Changing the Status Quo
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Stuyvesant has over 150 student-led clubs ranging from those focused on community service, such as the Stuyvesant Key Club or Stuyvesant Red Cross, to those based around the performing arts, including Stuyvesant Theater Community and StuyStep. In addition to these well-known clubs, there are many lesser-known clubs. However, many of these clubs are undiscovered by the student body and will often die out once the founder or current president graduates. An interesting subset of these lesser-known clubs to consider are those that have more humanities-oriented objectives. While Stuyvesant is traditionally considered to be focused more on math and science, many students here have found an interest in humanities-related subjects.
Most people who tend to express themselves through art often use traditional forms of art, such as painting, drawing, and writing, but a few other students discovered a different outlet to express their artistic abilities. Sophomore and Founder of Stuyvesant Papercrafts Gloria Lee wanted to share her love of papercrafting with her fellow students: “I find papercrafting to be extremely rewarding, and finished papercrafts always wow others as well,” Lee explained. Stuyvesant Papercrafts is a club centered around “the art of cutting paper out and strategically gluing paper pieces into 3D models,” Lee said. While this may seem like a very niche topic, this club creates beautiful models based on different topics such as avian anatomy or the Aachen Cathedral in Germany. The club often displays their finished products on their Instagram page, and Lee is also looking to display the club’s projects through more platforms and throughout the school, such as in the library.
Another example of Stuyvesant students using a specific form of art to emulate themselves is the Improv Club. This club, unlike most, came to fruition through a teacher, biology teacher Dr. Jeffrey Horenstein. Sophomore and President of the Improv Club Nora Archer explained that the club is a platform for students to both practice their performance art skills, as well as some life skills. To Archer, the club “primes us to let go of awkwardness and be expressive.”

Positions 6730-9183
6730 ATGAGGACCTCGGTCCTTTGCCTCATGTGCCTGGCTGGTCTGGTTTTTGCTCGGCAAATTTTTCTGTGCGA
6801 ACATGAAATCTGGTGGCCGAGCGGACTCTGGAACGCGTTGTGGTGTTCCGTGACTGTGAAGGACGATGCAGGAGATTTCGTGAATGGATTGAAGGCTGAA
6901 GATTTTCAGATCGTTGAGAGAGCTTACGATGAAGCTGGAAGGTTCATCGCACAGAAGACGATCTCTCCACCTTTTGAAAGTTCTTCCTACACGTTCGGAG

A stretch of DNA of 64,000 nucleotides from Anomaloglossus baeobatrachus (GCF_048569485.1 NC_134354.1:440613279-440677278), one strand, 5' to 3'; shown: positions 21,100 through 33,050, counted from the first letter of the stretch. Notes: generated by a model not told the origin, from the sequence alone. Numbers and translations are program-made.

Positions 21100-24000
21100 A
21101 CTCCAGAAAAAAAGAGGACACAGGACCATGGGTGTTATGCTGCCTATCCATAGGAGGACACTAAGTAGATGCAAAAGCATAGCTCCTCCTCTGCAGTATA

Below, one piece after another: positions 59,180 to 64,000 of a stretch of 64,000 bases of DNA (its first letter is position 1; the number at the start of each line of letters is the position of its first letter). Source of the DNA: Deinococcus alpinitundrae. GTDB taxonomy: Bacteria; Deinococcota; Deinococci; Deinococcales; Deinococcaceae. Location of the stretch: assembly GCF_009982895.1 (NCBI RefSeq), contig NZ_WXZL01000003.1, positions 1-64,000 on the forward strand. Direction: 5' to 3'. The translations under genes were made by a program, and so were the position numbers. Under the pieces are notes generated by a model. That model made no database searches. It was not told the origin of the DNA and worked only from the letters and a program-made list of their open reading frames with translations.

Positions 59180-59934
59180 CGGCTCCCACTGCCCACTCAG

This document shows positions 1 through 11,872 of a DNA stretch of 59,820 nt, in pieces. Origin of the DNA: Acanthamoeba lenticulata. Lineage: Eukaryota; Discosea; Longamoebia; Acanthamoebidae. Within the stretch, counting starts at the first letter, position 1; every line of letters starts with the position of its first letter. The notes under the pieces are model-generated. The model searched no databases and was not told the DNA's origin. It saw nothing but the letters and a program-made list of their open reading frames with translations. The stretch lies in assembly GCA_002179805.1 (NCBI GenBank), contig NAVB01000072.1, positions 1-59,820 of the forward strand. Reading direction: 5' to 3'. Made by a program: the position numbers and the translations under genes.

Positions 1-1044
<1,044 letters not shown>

Other students have also adopted art as a tool of expression. Juniors Emma Donnelly and Kelly Guo cofounded Project Kaleidoscope at the beginning of this school year. Project Kaleidoscope is focused around the idea of using different mediums of art as a mode of social advocacy to help spread awareness about different issues around the world. “[We found that] our love of art with our passion for activism was an area that we wanted to broaden within the Stuyvesant community,” they explained. They also hope to sell their artwork and use their earnings to support charities of their choosing.
Some students took a more unique approach to creating the charter for their clubs by including aspects of both STEM and humanities and mixing different types of clubs, such as art and community service. Juniors Emily Chen and Brian Zhang cofounded Artasia, a club whose aim is to bring awareness to environmental issues through creative mediums, such as collages and 3D installations by reusing common items and materials that could otherwise end up in a landfill. Though their group is still very new, they have almost 50 students in their Facebook group and have begun working in collaboration with the Stuyvesant Environmental Club to create an art exhibition in Stuyvesant.
This variety of humanities-oriented clubs display that though Stuyvesant is generally labeled as a STEM-oriented school, Stuyvesant students have diverse interests.